More Corruption at Amtrak

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A joint report issued by Republicans on the Senate Finance and House Oversight and Government Reform committees finds that Amtrak’s management interfered with investigations by its inspector general and effectively forced his resignation in 2009.

Fred Weiderhold, who was appointed Amtrak’s first inspector general in 1989, had “exposed wrongdoing, gross mismanagement, and criminal activity at the highest levels of Amtrak.” In 2007, Amtrak officials began a “systematic campaign” to impede Weiderhold’s investigation into excessive fees paid to outside law firms, which culminated in his ouster.
 
Amtrak management has a long history of shady behavior. The government-owned railroad, which has been dependent on billions of taxpayer dollars for its survival, is notorious for engaging in financial shenanigans to obfuscate its dismal performance.
 
For example, documents recently obtained by the Washington Times revealed the existence of a previously undisclosed seven-year government investigation into attempts by Amtrak officials to falsify financial data:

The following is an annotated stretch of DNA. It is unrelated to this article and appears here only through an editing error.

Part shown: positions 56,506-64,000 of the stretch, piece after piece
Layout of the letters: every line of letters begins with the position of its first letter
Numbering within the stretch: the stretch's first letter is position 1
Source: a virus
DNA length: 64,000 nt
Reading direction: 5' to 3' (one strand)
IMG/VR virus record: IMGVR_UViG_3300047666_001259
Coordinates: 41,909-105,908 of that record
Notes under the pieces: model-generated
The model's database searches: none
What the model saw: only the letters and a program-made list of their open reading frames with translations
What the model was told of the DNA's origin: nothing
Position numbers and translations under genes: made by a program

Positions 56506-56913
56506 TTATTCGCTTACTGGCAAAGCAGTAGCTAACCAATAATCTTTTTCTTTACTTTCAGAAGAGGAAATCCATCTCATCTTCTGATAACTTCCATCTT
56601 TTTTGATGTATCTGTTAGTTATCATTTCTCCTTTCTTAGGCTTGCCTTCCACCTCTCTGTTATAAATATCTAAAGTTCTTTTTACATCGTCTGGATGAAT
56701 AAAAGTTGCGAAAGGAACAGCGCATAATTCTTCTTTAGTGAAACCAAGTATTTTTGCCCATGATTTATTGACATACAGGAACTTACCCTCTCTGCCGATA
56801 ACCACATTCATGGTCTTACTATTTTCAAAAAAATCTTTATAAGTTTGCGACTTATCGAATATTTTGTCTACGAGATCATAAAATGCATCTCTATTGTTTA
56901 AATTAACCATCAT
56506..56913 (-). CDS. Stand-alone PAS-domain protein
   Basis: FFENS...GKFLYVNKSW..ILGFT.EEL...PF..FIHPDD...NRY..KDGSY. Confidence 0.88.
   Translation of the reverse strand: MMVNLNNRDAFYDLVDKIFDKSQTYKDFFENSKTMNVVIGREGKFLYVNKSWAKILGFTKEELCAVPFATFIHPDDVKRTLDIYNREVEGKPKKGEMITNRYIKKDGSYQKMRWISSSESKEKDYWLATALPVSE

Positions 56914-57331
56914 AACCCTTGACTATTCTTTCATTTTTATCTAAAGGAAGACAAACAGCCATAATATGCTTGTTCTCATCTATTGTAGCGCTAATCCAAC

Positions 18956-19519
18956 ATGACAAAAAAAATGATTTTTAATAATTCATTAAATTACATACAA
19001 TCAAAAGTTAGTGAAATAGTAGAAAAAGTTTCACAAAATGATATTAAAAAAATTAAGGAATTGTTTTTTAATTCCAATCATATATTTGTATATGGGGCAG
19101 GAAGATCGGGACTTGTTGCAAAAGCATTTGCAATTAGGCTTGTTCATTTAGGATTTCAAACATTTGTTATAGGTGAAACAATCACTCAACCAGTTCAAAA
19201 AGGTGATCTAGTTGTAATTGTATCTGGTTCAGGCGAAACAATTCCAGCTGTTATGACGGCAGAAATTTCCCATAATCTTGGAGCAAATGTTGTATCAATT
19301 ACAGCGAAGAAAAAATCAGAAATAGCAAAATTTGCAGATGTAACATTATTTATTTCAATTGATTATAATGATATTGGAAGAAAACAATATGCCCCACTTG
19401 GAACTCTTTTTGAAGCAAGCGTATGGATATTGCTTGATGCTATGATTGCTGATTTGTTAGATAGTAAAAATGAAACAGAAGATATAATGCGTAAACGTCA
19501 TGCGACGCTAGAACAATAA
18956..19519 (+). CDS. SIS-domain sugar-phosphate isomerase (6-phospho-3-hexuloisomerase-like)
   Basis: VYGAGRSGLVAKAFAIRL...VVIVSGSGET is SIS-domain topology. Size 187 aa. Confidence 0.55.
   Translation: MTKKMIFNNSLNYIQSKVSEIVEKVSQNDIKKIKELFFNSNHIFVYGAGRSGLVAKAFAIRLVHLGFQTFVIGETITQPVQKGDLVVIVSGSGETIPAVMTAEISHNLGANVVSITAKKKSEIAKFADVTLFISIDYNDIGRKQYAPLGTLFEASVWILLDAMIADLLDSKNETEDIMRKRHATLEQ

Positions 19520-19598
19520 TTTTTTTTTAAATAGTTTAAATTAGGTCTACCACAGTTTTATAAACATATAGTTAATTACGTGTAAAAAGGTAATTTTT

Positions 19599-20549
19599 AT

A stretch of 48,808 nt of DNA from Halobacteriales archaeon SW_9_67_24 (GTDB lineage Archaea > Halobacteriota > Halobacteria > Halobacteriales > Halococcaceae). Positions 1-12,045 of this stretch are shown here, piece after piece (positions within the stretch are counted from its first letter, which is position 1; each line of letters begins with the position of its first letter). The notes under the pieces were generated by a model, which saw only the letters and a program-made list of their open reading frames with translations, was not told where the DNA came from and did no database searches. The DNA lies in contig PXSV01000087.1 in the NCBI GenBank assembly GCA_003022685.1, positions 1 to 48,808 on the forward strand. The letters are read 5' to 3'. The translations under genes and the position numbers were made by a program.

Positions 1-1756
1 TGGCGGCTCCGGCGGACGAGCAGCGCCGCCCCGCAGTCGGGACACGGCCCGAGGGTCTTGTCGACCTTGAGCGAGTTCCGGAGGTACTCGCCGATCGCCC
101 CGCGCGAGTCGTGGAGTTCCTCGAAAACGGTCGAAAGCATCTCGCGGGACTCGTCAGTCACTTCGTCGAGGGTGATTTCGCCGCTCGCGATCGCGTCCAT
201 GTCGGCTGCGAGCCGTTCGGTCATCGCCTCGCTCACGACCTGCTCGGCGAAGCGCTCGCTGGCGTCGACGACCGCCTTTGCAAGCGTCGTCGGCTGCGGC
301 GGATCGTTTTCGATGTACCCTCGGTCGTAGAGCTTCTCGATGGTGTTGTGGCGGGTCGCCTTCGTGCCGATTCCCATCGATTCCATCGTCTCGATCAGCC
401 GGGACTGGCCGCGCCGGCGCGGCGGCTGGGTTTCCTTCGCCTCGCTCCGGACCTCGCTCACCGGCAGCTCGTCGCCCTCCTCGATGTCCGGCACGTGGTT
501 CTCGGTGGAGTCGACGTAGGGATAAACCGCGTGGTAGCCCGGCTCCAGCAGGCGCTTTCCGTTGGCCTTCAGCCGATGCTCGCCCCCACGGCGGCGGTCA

What authorities ultimately unraveled was that two former Amtrak officials, in fiscal 2001, either booked false or incorrect accounting entries in Amtrak’s monthly financial statements or else failed to report the activities. In turn, these same misleading accounting entries helped make Amtrak’s monthly financial results appear closer to budget than they really were. 
Despite forty years of poor performance and billions of taxpayer dollars wasted, Congress continues to keep Amtrak on life support with a steady stream of subsidies. This treatment of misbehaving government managers contrasts with congressional “show trials” in which officials at private businesses are hauled before congressional committees for purposes of scoring political points with the public.
 
Instead of publicly berating energy industry officials over high gas prices, for example, policymakers should focus their attention on problems in their own back yard. The Republicans on the Senate Finance and House Oversight and Government Reform committees deserve credit for doing just that. However, as this Cato essay argues, the ultimate goal should be to privatize Amtrak.